A voice for the arts

Photographs by Bob Rozycki and courtesy Barbara Galazzo

Artist Barbara Galazzo might just laugh if you say you imagine her spending leisurely hours in her Cold Spring studio creating the fused-glass work that has earned her national recognition.

No, these days are a bit more harried, to say the least.

Try to meet up with her, for example, and you’ll get a glimpse into what her days are like.

A recent span found her juggling everything from working on a mosaic mural at Peekskill High School to putting the finishing touches on the preview exhibition for the Open Studios Tour of Cold Spring Arts, an organization she founded.

And that’s not to mention the First Friday opening exhibition at her own Gallery 66 NY, helping her high school-junior daughter navigate the start of her college search, her participation in the Collaborative Concepts at Saunders Farm project in nearby Garrison and oh yes, completing the pieces for her own art exhibition in the year-old gallery of hers on Cold Spring’s Main Street.

Time in the studio, clearly, isn’t a given these days.

“It’s when I can get in there,” she says with a knowing look. “I do have to make the time right now.”

Yet somehow she does – with her vibrant creations the trademark results –as this month’s exhibition at Gallery 66 NY demonstrates.

“Chromatic Visions” is a showcase of Galazzo teaming up with mixed-media artist Carol Flaitz to, as Galazzo calls it, “explore hue and shape.”

It’s a concrete way Galazzo brings her artistic voice to life, yet its collaborative nature also speaks to an approach Galazzo has taken over the years. It’s a way that finds her helping so many other artists have their own voices – and varied work – reach a wider audience.

A perfect example would be the ArtFull Living Designer Show House. Galazzo had the idea of gathering a group of Hudson Valley artists and integrating their work into a residential setting to show just how easy – and fulfilling – it is to live with art. The result was a project that ran for several months in 2012, filling a home at Glassbury Court in Cold Spring with the work of dozens of artists – including Galazzo – who collaborated with regional interior designers.

At the time, Galazzo said the concept was to “show you can actually have art in your home. It doesn’t have to be over the top. You can live with it.”

It was a success on many levels, gaining exposure and commissions for the participants, educating the showgoers in a most low-key fashion and helping raise funds through its charitable elements.

It was, Galazzo says, something she’d like to repeat.

“I have to find a builder,” she says, one who would contribute the showcase space. “I would like to keep it in Putnam, but the truth is, I would probably get more exposure if I did it in Westchester.”

That is a long-range plan. Others are more pressing. A few weeks’ before her gallery show opening, Galazzo says jokingly that the lack of studio time means the show “will be a surprise, what it’s going to be.”

But clearly, Galazzo doesn’t seem to leave things to chance. After all, she’s built quite a thriving career, one that actually happens to be her second act.

The New Orleans native spent 16 years as a professional ballet dancer before turning to glass as a new career in 1995. A founding partner of the Brooklyn Artisans Gallery, she has now made her home in the Hudson Valley for nearly two decades.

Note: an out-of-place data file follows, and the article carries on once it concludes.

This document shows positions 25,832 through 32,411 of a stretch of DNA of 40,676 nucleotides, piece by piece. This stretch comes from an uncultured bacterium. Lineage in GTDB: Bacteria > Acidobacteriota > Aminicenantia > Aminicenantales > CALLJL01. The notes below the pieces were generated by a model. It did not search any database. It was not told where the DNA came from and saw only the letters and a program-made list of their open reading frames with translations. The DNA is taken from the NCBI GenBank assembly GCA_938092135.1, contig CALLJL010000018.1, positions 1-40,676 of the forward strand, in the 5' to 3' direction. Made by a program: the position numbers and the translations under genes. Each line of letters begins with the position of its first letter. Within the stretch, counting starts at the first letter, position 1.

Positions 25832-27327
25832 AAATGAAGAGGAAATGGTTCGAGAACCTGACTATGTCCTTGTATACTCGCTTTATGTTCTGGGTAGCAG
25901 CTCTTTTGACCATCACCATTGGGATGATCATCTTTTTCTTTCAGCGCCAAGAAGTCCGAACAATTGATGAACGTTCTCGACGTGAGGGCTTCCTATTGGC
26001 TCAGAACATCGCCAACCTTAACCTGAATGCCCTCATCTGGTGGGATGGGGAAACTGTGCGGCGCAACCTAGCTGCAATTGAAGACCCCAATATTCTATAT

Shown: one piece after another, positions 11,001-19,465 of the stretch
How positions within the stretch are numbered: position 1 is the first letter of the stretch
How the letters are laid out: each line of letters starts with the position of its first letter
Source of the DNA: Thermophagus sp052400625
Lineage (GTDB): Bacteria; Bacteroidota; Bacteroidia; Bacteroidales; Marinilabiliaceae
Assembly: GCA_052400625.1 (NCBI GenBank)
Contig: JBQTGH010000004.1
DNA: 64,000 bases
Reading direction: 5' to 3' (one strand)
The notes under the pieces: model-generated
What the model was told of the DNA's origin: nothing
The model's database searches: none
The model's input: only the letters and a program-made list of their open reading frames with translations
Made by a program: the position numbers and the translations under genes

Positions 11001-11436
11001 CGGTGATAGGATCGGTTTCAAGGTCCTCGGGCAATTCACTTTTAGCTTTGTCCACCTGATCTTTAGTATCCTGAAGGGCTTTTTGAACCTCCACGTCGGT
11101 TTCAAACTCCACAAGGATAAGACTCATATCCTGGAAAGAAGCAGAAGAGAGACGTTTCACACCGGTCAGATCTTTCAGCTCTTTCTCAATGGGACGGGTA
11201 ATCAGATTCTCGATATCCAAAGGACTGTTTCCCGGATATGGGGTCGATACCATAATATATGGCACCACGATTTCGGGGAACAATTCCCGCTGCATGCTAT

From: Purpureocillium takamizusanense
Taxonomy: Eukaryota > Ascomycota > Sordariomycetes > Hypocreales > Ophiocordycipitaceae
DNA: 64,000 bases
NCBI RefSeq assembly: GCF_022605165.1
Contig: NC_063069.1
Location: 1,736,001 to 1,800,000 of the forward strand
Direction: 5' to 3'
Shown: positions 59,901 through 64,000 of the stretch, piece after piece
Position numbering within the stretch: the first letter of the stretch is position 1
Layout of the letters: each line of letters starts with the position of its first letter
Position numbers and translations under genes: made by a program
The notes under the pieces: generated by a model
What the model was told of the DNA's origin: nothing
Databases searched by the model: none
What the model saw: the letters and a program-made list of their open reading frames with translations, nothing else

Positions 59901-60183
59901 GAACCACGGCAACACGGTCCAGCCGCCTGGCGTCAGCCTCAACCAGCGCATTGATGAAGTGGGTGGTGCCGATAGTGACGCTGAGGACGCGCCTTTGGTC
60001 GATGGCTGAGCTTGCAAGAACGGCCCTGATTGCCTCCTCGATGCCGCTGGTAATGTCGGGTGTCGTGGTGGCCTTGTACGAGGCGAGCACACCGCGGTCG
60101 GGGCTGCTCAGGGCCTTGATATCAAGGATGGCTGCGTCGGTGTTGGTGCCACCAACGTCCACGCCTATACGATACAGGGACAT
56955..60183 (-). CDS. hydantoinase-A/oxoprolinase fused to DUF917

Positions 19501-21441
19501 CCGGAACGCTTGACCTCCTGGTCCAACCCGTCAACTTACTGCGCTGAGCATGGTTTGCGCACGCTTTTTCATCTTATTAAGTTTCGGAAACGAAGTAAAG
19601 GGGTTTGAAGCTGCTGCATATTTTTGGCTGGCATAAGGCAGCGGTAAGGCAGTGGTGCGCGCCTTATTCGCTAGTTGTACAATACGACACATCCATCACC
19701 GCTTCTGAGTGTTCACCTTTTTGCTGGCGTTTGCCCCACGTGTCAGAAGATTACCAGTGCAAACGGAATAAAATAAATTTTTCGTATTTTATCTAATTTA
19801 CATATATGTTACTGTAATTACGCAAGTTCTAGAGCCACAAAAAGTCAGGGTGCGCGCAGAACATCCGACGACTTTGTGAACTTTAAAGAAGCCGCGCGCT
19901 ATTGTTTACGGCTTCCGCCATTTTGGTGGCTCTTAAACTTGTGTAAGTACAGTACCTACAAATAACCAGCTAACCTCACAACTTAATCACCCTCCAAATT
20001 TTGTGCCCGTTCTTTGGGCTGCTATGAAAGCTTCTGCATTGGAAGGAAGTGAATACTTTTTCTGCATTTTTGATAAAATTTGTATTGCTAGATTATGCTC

Her work – which she describes as “all about color” – continues to be sold through galleries, museums and shows around the world, though locals can find it nearby at Hudson Beach Glass in Beacon.

These days, she says, her work focuses more on decorative rather than functional pieces. It’s simply a natural growth of her style and vision.

Over the years, Galazzo has participated in “Glass Now” at Philadelphia’s National Liberty Museum and “Urban Glass” in New York. Her award-winning work has been featured in galleries, museums and commercial installations from New York to Oregon to Armenia. In addition, she has participated in prestigious shows and venues such as SOFA (Sculptural Objects Functional Art + Design) in Chicago and the Kentucky Museum of Art and Craft.

Now, with her own gallery at her disposal, one might wonder if Galazzo would be tempted to use it as a showcase of her work, a vanity production if you will.

But that’s not Galazzo’s way. The first year found her only participating in one group show, choosing instead to spotlight artists including painters, sculptors, photographers and more.

In recognition of all she has contributed to the community, Galazzo received a “Cultural Achievement of the Year” award in March from the Cold Spring Area Chamber of Commerce.

For now, the day-to-day workings of the gallery remain at the forefront. There are related programs and plans to do plenty of special events and eventually, e-commerce.

“It’s interesting how everything has changed,” Galazzo says. “Galleries can no longer survive if they’re just storefronts.”

For now, her 2014 exhibition schedule is well under way, a welcome change from those early few months of the gallery.

“I just had to come up with ideas,” she says of that first slate of exhibitions. “This year, we’ve had a lot of artists come in.”

And when they do – and she feels their work is worth a showcase – they can be assured they have a found a faithful ally in Galazzo.

“Chromatic Visions,” featuring the work of Barbara Galazzo and Carol Flaitz, runs from now to Dec. 1 at Gallery 66 NY in Cold Spring. For more, visit gallery66ny.com.


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